RMC: A Note on Things to Come July 17th, 2012
I’m sorry to say, that I’ve changed my mind once again. Oops, that seems to happen alot. I’m still planning on the design I sketched out, but I’m also going back to the more colorful, vibrant design I had been working on before I started this whole tutorial extravaganza. We’ll pick back up where I left off, but first I’m going to show you the new background that I’m going to use, then I’ll go forward with how I design my header image.
Another thing I wanted to address was the reason I’m not currently taking on pay jobs to customize other people’s TNG templates. One of the things I learned while teaching myself to do websites was that when people pay someone to make their websites for them, sometimes they have very different ideas about what exactly each website designer is capable of. I’ve never reached farther in my web design knowledge then what I needed to use for myself. I started by learning HTML and then fell in love with CSS design. I know a little about MySQL and PHP to get by, but not enough to really dig in deep with things. It’s for this reason I don’t even try to take on “commissions”. It’s just not fair for the paying customer. If you’d like a simple CSS design, I’d be your girl, however, in my experience most people want a little more flash (literally and figuratively) to their websites. That’s perfectly fine for them, but I don’t like flash (literally and figuratively). I like simple, easy loading websites. For me, designing websites for pay or others hasn’t been something I’m confident enough in to take on yet. I’ve been thinking about taking some coding and design classes for it to be an option in the future, but it’s just not in the cards right now.
For now I want to give you a run down of my plan for the next few weeks. Yes, that’s right I said few weeks. I’m really hoping to batten down the hatches and get this done. Seeing as how I’m going back to the original new design, I think it will go much faster. I think the reason I was losing momentum was I didn’t like any of the new designs as much as I like the original redesign. Well, except for the crowded three column format I was going for. Now I have a better idea of where I’m going with it all.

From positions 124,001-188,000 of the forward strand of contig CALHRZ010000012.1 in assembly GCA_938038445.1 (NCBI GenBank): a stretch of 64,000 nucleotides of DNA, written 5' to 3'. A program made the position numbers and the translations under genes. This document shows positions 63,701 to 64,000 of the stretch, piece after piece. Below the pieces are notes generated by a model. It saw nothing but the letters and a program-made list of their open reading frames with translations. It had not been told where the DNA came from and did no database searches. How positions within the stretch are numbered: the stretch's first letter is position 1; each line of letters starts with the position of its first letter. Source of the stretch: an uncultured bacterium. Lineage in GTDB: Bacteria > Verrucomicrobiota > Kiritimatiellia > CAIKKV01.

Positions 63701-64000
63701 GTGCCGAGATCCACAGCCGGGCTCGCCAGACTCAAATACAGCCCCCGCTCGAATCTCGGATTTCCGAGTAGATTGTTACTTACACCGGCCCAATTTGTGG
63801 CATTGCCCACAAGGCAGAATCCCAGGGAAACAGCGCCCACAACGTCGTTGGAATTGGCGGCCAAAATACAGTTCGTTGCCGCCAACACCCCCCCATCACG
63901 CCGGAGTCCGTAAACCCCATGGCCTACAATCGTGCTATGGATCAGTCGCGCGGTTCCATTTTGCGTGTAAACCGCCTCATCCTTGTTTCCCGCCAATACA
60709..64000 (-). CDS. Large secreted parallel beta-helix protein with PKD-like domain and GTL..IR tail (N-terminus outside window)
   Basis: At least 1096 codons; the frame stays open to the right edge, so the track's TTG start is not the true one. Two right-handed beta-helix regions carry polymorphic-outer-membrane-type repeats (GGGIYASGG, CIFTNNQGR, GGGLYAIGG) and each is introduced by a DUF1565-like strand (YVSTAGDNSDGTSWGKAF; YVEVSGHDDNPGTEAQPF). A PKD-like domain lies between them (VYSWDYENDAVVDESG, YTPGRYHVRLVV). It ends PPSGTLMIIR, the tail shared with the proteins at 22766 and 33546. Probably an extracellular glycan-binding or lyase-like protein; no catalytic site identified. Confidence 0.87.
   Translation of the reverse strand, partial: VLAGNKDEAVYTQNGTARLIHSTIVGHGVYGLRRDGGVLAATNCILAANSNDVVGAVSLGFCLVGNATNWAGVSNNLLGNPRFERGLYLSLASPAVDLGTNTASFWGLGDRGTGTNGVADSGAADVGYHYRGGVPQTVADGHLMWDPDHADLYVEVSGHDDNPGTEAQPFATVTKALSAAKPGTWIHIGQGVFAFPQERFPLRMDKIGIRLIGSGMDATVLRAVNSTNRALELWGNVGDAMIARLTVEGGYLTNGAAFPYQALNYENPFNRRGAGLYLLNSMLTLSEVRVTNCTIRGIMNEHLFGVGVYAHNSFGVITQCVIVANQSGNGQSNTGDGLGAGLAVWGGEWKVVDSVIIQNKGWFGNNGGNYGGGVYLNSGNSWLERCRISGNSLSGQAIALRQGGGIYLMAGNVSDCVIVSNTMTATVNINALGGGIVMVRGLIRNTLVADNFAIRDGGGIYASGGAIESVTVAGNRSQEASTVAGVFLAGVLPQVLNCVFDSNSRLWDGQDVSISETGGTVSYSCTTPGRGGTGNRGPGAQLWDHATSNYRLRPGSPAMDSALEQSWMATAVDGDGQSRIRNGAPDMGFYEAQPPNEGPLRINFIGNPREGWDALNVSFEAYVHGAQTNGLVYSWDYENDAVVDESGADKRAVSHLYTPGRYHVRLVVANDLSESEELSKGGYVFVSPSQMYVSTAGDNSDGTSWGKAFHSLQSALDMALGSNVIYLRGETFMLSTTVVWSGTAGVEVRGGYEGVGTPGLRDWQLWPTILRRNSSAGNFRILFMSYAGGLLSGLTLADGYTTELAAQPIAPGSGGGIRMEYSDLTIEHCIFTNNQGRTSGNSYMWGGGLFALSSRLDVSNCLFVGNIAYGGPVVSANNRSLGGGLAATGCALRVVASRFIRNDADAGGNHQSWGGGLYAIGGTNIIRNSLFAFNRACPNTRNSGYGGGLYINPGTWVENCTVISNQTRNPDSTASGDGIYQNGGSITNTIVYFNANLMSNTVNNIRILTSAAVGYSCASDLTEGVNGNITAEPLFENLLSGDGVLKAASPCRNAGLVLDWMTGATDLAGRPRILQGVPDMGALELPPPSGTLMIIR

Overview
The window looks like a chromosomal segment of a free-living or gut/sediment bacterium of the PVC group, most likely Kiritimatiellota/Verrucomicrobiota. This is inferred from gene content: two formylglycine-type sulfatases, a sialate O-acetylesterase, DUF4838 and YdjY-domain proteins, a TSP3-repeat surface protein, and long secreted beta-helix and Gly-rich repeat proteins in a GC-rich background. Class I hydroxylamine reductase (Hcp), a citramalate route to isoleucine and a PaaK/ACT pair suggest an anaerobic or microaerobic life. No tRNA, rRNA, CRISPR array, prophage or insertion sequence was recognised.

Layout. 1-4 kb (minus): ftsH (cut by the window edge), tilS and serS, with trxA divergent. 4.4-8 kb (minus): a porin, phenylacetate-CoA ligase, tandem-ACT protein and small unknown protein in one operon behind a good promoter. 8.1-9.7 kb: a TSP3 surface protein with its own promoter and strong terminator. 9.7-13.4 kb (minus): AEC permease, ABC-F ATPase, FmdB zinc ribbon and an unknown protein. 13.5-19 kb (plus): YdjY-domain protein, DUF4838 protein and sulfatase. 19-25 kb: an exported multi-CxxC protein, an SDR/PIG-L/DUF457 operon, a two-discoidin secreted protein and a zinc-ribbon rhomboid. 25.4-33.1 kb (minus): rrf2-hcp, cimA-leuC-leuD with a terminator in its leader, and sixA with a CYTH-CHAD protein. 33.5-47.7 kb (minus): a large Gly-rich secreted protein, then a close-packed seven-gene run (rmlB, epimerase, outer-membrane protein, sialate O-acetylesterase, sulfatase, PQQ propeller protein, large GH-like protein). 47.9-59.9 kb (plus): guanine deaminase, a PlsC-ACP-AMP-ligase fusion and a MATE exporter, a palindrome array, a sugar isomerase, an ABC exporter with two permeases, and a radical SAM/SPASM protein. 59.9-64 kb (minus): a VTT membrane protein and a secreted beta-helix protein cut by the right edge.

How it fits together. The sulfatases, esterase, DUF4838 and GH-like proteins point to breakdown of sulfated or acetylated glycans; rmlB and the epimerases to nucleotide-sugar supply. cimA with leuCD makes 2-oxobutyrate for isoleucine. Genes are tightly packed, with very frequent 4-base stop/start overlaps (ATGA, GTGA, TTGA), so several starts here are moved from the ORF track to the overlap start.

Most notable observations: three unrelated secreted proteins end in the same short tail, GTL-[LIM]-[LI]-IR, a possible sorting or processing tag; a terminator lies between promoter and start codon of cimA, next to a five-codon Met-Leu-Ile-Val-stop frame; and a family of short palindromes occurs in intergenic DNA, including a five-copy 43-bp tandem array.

POST 1: Plan Change- In this post, I’ll highlight the changes to my master plan and bring us back up to date with where we left off in the previous tutorials. I think it will include a new design sketch but I haven’t decided yet. I have some paper sketches from before that I might just work from instead of hashing it out all over again.
POST 2: New Banner- This post will highlight the new website banner. My banner is one of the most commented on aspects of my design. For that reason I want to show you with the right tools how simple it is to accomplish.
POST 3: Buttons- As I was researching the new design, I fell across a tutorial for Image Sprites. I fell in love. It’s a CSS way of having that little bit of flash (just figuratively this time). It’s a great little pop to the website. It’s a little more advanced, but with the tutorial I used, I was able to hash it out once, and now I use my example to modify for all other image sprite menus.